Calculate Area in Polar Coordinates

Formula of Area in Polar Coordinates

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The area bounded by a curve of polar equation \( r(\theta) \) and by the rays \( \theta = \theta_1\) and \( \theta = \theta_2\) is given by the formula [1] [2] [3] \[ \dfrac{1}{2}\int_{\theta_1}^{\theta_2} \; r^2(\theta) \; d\theta \]

Region in Polar Coordinates
Fig.1 - Curve and Limits of Integration in Polar Coordinates



Examples and Solutions

Example 1
Use the formula given above to find the area of the circle enclosed by the curve \( r(\theta) = 2 \sin (\theta) \) whose graph is shown below and compare the result to the formula of the area of a circle given by \( \pi r^2 \) where \( r \) is the radius..

Circle in Polar Coordinates
Fig.2 - Circle in Polar Coordinates \( r ( \theta) = 2 \sin \theta \)


Solution to Example 1
Note that the circle is swept by the rays \( \theta = \theta_1 \) and \( \theta = \theta_2 \) and we need to find \( \theta_1 \) and \( \theta_2 \).
Circle and Rays
Fig.3 - Circle Bounded by \( r(\theta) = 2 \sin (\theta) \) Swept by the Rays \( \theta = \theta_1 \) and \( \theta = \theta_2 \)

The circle may be assumed to start at the origin such that \( r(\theta) = 0 \) and finish at the origin \( r(\theta) =0 \). Hence the angles \( \theta_1 \) and \( \theta_2 \) are found by solving \( r(\theta) = 0 \). Which gives the equation
\( \sin ( \theta) = 0 \)
which gives the following solutions
The solutions are: \( \theta_1 = 0 \) , \( \theta_2 = \pi \)
The area \( A \) of the circle is given by
\[ A = \dfrac{1}{2}\int_{0}^{\pi} \; (2 \sin \theta )^2 \; d\theta \]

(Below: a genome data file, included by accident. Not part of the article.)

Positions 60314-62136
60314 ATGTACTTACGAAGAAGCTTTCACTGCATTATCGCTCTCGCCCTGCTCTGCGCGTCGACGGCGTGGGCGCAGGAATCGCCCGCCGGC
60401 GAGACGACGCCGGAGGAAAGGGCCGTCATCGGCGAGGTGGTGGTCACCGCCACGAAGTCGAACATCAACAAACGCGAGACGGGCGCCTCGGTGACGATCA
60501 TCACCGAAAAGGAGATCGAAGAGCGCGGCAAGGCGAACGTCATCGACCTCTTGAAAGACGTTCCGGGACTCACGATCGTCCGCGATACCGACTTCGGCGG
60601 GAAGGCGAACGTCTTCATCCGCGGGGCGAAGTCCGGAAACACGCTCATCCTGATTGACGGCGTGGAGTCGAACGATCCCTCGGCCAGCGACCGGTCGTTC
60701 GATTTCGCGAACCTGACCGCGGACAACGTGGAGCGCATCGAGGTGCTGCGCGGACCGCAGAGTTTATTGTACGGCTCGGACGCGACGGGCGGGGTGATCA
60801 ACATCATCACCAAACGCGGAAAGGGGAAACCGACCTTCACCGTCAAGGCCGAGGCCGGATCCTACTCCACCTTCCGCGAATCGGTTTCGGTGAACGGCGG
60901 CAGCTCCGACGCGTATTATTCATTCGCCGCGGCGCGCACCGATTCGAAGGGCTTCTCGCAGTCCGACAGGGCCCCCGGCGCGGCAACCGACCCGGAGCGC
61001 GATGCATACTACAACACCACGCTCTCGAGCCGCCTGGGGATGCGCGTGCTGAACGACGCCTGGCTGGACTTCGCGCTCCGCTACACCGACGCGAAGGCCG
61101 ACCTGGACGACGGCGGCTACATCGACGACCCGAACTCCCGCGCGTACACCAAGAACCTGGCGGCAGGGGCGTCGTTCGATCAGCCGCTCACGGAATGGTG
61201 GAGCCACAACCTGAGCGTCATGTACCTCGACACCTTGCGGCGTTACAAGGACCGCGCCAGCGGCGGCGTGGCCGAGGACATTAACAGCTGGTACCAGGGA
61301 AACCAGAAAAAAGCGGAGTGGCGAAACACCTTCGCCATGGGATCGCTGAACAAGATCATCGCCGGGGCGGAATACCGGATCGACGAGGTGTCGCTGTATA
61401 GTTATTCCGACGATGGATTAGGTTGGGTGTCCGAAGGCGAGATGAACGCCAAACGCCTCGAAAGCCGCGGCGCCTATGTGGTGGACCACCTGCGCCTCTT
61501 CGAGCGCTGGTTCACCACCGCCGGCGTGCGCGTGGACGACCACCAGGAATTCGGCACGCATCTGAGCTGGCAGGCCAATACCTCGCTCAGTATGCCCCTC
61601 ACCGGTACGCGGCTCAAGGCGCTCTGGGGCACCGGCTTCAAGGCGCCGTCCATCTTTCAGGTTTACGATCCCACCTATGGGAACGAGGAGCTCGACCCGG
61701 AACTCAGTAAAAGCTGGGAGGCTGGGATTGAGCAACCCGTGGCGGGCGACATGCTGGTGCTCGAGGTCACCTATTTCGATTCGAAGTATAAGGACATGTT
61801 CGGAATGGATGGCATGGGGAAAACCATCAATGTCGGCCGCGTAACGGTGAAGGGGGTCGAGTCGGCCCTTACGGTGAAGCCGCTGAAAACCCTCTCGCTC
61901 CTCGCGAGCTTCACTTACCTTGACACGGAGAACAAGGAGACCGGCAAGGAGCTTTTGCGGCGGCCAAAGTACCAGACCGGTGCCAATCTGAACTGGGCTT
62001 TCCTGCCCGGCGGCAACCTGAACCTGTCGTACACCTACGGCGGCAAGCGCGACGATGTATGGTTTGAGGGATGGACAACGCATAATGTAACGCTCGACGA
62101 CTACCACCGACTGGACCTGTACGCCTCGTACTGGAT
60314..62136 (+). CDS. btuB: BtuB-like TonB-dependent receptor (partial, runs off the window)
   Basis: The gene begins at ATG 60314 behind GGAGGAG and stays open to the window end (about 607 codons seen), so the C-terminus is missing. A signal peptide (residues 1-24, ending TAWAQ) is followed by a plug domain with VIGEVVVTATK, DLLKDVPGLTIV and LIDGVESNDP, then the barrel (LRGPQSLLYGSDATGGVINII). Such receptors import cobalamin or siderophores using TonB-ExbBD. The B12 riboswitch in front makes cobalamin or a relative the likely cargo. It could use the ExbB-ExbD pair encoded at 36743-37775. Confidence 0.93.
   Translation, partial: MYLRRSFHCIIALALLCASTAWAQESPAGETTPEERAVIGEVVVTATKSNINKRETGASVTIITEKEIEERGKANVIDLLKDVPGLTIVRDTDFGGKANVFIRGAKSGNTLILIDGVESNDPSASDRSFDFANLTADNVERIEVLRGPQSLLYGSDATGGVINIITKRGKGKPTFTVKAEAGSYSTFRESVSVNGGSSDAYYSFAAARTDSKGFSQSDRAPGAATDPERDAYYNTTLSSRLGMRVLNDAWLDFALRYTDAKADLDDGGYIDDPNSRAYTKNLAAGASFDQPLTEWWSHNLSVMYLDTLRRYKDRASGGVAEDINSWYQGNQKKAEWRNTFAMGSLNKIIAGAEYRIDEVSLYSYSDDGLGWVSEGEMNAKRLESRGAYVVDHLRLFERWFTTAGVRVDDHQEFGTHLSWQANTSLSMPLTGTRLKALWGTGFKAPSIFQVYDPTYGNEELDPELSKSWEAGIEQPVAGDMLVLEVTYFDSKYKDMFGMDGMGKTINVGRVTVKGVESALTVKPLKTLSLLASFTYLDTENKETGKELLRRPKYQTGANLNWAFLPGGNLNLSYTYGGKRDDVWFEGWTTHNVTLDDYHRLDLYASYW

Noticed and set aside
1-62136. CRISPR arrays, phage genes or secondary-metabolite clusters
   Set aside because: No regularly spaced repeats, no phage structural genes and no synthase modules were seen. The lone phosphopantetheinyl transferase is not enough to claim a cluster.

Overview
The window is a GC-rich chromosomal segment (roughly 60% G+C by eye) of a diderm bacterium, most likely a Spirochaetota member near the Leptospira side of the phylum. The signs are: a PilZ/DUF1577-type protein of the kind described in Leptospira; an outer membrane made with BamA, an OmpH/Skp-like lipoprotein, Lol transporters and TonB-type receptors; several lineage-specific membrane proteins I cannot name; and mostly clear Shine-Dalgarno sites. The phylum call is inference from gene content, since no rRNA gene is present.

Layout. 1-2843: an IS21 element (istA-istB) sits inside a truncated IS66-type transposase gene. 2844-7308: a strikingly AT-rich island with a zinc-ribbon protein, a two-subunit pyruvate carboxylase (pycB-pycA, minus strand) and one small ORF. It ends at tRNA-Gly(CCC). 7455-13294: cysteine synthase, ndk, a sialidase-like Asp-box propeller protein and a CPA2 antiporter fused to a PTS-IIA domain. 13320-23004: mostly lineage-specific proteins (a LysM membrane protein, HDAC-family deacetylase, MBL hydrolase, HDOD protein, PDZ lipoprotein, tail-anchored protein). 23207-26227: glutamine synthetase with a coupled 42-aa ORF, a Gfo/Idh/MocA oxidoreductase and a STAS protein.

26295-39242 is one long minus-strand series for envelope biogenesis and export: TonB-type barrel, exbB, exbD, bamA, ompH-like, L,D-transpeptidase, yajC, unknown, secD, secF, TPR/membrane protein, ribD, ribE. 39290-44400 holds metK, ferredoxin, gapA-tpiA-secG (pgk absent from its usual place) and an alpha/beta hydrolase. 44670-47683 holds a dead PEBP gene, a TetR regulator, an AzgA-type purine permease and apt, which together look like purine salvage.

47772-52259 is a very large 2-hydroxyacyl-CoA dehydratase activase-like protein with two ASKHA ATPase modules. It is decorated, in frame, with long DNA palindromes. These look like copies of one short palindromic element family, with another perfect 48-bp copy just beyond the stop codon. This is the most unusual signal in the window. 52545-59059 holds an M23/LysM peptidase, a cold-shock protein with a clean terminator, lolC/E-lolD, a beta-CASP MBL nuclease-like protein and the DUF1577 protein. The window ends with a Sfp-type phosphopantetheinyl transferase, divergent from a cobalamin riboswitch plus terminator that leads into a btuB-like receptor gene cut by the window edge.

Simplify

\[ A = 2\int_{0}^{\pi} \; (\sin \theta )^2 \; d\theta \]

Use the trigonometric identity \( \sin^2 \theta = \dfrac{1}{2} (1 - cos(2\theta) )\) and simplify to obtain
\[ A = \int_{0}^{\pi} \; (1 - cos(2\theta) ) \; d\theta \]
Evaluate the integral
\[ A = \int_{0}^{\pi} \; \left[\theta -\dfrac{1}{2}\sin (2 \theta ) \right]_0^{\pi} = \pi \]
The area of the given circle whose radius is \( 1 \) could have been calculated using the formula \( \pi \cdot r^2 = \pi \cdot 1^2 = \pi \)



Example 2
Find the area of the region enclosed by the curve \( r(\theta) = \sin ( 3 \theta) \) whose graph is shown below.

Plot of Curve sin(3t)
Fig.4 -Plot of Curve \( r (\theta) = \sin (3 \theta) \)


Solution to Example 2
Because of the symmetry of the graph of the curve, we need to find the area enclosed by one loop and then multiply the result by \( 3 \).
Plot of Curve sin(3t) and limits of Integration
Fig.5 - Pplot of Curve \( r (\theta) = \sin (3 \theta) \) with Limits of Integration

The loop on the right (in blue) starts at the origin \( r (\theta) = 0\) and finish at the origin \( r (\theta) = 0\). Hence \( \theta_1 \) and \( \theta_2 \) are found by solving \( r(\theta) = 0 \). Which gives the equation
\( \sin (3 \theta) = 0 \)
which gives the general solutions: \( 3 \theta = n \pi \) with \( n = 0, \pm 1, \pm 2, ...\)
We need the solutions in quadrant (I) which are given by
\( \theta_1 = 0 \) and \( \theta_2 = \dfrac{\pi}{3} \)
The area of the shaded (in blue) loop is given by
\[ A = \dfrac{1}{2} \int_{0}^{\frac{\pi}{3}} \; (\sin 3 \theta )^2 \; d\theta \]
Use the trigonometric identity \( \sin^2 (3\theta) = \dfrac{1}{2} (1 - cos(6\theta) )\) and simplify to obtain
\[ A = \dfrac{1}{4} \int_{0}^{\frac{\pi}{3}} \; (1 - cos(6\theta)) \; d\theta \]
Evaluate the integral
\[ A = \dfrac{1}{4} \left[\theta - \frac{1}{6}\sin (6\theta) \right]_0^{\frac{\pi}{3}}= \dfrac{\pi}{12} \]
The total are of all three loops is given by \[ 3 A = \dfrac{ \pi}{4} \]



Example 3
Find the area of the region enclosed by the curves \( r_1(\theta) = \sin (\theta) \) and \( r_2(\theta) = 0.5 (1+\cos ( 2\theta)) \) as shown below.

Plot of Two Curve Intersecting